The perennial conviction that those who work hard and play by the rules will be rewarded with a more comfortable present and a stronger future for their children faces assault from just about every direction. That great enemy of democratic capitalism, economic inequality, is real and growing. The unemployment rate is dispiritingly high. The nation's long-term fiscal health is at risk, and the American political system, the engine of what Thomas Jefferson called "the world's best hope," shows no sign of reaching solutions commensurate with the problems of the day.
It has not always been this way. On Friday, May 1, 1931, James Truslow Adams, a popular historian, was putting the final touches on the preface to his latest book. It was a curious time in the life of the nation. Though the Crash of 1929 had signaled the beginning of the Great Depression that was to endure for years to come, there was also a spirit of progress, of possibility. On the day Adams was finishing his manuscript, President Herbert Hoover pressed a button in Washington to turn on the lights of the newly opened Empire State Building at 34th Street and Fifth Avenue, which, at 1,250 ft., was to be the tallest building in Manhattan until the construction of the World Trade Center four decades later.
High hopes amid hard times: the moment matched Adams' thesis in his book, The Epic of America, a history of the nation that was to popularize a term not yet in the general vernacular in those last years of the reigns of Harding, Coolidge and Hoover. Adams' subject, he wrote, was "that American dream of a better, richer, and happier life for all our citizens of every rank which is the greatest contribution we have as yet made to the thought and welfare of the world." It was not a new thing, this abiding belief that tomorrow would be better than today. "That dream or hope," Adams wrote, "has been present from the start."
What was new was the specific phrase Adams was using: the American Dream. From John Winthrop and the Puritan search for an earthly "city upon a hill" in the New World to Benjamin Franklin's "The Way to Wealth" aphorisms to Horatio Alger and the drama of the upwardly mobile, Adams' phrase had and has the deepest of roots in the American experience. For reasons ranging from geography to market capitalism to Jeffersonian ideas of liberty, we may well be the only people on the planet who tend to believe without irony that Thomas Paine was right when he declared that "we have it in our power to begin the world over again."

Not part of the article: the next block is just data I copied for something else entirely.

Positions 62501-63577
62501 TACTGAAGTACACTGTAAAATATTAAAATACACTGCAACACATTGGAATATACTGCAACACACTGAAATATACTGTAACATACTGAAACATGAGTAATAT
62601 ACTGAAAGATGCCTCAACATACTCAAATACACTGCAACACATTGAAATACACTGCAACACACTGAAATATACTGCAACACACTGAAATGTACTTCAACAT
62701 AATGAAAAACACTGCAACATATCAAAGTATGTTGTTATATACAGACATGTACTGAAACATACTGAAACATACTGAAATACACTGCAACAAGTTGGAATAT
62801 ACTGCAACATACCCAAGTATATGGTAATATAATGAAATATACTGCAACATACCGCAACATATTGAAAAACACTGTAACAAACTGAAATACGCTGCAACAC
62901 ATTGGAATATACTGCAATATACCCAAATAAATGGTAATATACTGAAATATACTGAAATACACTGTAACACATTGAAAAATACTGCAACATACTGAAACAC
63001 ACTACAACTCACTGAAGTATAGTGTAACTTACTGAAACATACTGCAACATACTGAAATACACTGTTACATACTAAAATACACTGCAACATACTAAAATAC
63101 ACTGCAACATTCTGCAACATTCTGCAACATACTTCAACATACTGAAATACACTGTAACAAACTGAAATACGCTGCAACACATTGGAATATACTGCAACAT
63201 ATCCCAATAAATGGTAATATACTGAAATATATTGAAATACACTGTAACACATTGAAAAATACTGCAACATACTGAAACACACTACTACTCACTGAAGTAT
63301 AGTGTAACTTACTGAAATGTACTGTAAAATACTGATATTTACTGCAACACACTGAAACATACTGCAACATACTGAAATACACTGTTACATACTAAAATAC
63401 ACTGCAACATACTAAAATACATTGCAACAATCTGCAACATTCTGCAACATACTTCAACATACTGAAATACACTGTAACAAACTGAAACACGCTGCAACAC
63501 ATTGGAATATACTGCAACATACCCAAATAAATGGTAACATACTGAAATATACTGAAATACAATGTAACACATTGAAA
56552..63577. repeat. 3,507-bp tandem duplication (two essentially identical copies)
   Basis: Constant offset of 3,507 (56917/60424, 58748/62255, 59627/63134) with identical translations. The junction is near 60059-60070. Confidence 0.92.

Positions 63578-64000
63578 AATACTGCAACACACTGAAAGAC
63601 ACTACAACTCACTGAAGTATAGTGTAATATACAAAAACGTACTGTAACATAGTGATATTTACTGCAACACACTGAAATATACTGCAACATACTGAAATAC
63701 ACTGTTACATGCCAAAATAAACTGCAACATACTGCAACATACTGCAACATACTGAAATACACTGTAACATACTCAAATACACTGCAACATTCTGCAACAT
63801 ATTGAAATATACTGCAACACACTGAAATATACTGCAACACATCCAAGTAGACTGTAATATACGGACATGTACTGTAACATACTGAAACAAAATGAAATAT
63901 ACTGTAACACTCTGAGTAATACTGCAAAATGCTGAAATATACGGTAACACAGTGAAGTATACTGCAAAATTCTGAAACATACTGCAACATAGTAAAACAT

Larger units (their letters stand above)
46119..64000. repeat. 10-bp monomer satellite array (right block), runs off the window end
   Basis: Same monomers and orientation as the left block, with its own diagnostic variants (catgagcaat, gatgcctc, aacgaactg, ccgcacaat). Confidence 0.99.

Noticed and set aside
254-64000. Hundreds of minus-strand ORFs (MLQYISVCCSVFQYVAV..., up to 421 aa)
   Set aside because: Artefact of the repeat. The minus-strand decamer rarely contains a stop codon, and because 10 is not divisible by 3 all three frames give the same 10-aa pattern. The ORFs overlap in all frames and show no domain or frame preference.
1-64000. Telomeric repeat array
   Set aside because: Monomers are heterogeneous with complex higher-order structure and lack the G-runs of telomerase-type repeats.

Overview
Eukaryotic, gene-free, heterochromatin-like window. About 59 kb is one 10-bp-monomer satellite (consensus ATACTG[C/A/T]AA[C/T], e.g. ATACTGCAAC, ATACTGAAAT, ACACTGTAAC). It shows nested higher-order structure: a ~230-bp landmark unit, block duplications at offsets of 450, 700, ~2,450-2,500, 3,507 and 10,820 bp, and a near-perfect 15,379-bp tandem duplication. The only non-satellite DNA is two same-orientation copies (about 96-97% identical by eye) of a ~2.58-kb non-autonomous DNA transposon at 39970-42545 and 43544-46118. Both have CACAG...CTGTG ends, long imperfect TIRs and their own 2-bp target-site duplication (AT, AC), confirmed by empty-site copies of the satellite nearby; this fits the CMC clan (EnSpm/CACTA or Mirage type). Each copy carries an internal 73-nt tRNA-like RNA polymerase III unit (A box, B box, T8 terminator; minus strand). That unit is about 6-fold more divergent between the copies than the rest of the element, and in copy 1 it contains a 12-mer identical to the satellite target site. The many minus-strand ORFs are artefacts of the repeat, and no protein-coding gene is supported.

In fact, we don't have that power. No one does. History cannot be dismissed with a nod. But from generation to generation, Americans have indeed dreamed of steady personal and national progress. In the twilight of his life, Franklin D. Roosevelt, himself one of the most accomplished purveyors of hope and dreams in American history, recalled the words of his old Groton School rector, Endicott Peabody, who had told him, "Things in life will not always run smoothly. Sometimes we will be rising toward the heights then all will seem to reverse itself and start downward. The great fact to remember is that the trend of civilization itself is forever upward, that a line drawn through the middle of the peaks and the valleys of the centuries always has an upward trend."
Roosevelt quoted that observation in his final Inaugural Address in the winter of 1945, and in the ensuing decades, American power and prosperity reached epic heights. The Peabody-Roosevelt gospel seemed to get it right: the world was not perfect, nor was it perfectible, but the story of America was at heart the story of doing well, of conquering disease and going to the stars and defending freedom and creating wealth. By and large, Americans of the postwar era were living those "better, richer, and happier" lives that Adams had written about in the shadow of the Crash.
Whoever rises to deliver the inaugural Address of 2013 will speak to a nation in which the American Dream is under profound economic and cultural pressure. This is perhaps best measured by the state of the middle class, about which we hear so much, and with good reason: roughly 90% of Americans self-identify as middle, upper-middle or lower-middle class (2% acknowledge being "upper class"; 6% say they are "lower class").
Definitions of class are hard to come by so much so that the U.S. Department of Commerce, on behalf of Vice President Joe Biden's White House Task Force on the Middle Class, emphasized descriptive language rather than statistics, finding that "middle-class families are defined by their aspirations more than their income. [We assume] that middle-class families aspire to homeownership, a car, college education for their children, health and retirement security and occasional family vacations."
The government's verdict: "It is more difficult now than in the past for many people to achieve middle-class status because prices for certain key goods health care, college and housing have gone up faster than income." Median household income has also remained stagnant for more than a decade; when the figures are adjusted for inflation, Americans are making less now than they were when Bill Clinton was in the White House.